Sunday, 22 June 2014

Catching some Winter Sun

Fiddler crabs wave their nippers for various reasons. Some crabs seem to get stuck halfway through a wave and hold their nipper out for minutes on end. When I saw that the little feeding hand was also held out, it became clear that the crabs were sun baking. The crabs are also oriented to catch the most sun. Being Cairns on a warm day, it was not cold by any stretch of the imagination and I can only guess how warm these crabs were getting. Down in the boundary layer next to the ground, where the wind is almost non-existent, the crabs may get quite hot. Years ago, on a mangrove planting project, many of the mangrove droppers/seeds (Rhizophora hypcotyls) got so hot at the point the dropper entered the ground, it killed the droppers. There would be a ring of dead material at ground level, with the below ground part and the above ground part being fine. Based on that experience I would think that a temperature of forty degrees or more would be possible. These sorts of temperatures are often dangerous for invertebrates and it would be interesting to know why the crabs are warming them selves up. A thermal imager would have been handy to see how hot the crabs were getting – they are now only $350 or the price of a good compact camera.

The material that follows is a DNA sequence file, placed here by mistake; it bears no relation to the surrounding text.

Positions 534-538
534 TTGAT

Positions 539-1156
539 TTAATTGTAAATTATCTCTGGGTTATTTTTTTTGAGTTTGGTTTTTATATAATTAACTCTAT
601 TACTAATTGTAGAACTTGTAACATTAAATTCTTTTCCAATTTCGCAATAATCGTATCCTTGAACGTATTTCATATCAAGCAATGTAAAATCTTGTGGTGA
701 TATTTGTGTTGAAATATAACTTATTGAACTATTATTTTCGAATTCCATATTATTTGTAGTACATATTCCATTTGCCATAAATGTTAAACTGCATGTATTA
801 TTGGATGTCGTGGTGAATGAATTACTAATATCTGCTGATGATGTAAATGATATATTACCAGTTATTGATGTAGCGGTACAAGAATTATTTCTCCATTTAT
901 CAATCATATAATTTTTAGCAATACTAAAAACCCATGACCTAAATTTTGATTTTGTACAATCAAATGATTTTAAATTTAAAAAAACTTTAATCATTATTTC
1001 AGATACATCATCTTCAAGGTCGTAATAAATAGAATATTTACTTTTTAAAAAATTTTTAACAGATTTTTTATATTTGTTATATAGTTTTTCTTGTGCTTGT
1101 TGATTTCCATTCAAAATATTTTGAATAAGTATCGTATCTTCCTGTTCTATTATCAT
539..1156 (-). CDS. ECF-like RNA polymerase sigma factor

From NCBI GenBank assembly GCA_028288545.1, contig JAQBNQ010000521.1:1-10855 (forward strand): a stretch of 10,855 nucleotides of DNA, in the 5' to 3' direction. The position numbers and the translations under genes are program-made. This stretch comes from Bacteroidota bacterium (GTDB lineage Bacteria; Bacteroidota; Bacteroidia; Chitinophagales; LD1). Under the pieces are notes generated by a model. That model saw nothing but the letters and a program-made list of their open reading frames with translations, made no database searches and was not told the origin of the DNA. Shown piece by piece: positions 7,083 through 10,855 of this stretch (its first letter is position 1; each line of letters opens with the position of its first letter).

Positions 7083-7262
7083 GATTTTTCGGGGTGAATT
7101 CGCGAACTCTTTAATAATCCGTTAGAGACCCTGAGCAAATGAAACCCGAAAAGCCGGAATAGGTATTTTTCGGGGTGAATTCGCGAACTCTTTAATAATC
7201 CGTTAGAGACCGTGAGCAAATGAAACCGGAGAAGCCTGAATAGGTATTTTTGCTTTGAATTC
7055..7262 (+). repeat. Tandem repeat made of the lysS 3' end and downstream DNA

Uca vomeris
Uca vomeris in the sunbaking pose
Uca vomeris
All dried out

1 comment:

  1. I am also seeing fiddler crabs of another species sunbaking in the middle of the day in the height of summer. Some other crab species also sunbake but it is not as obvious.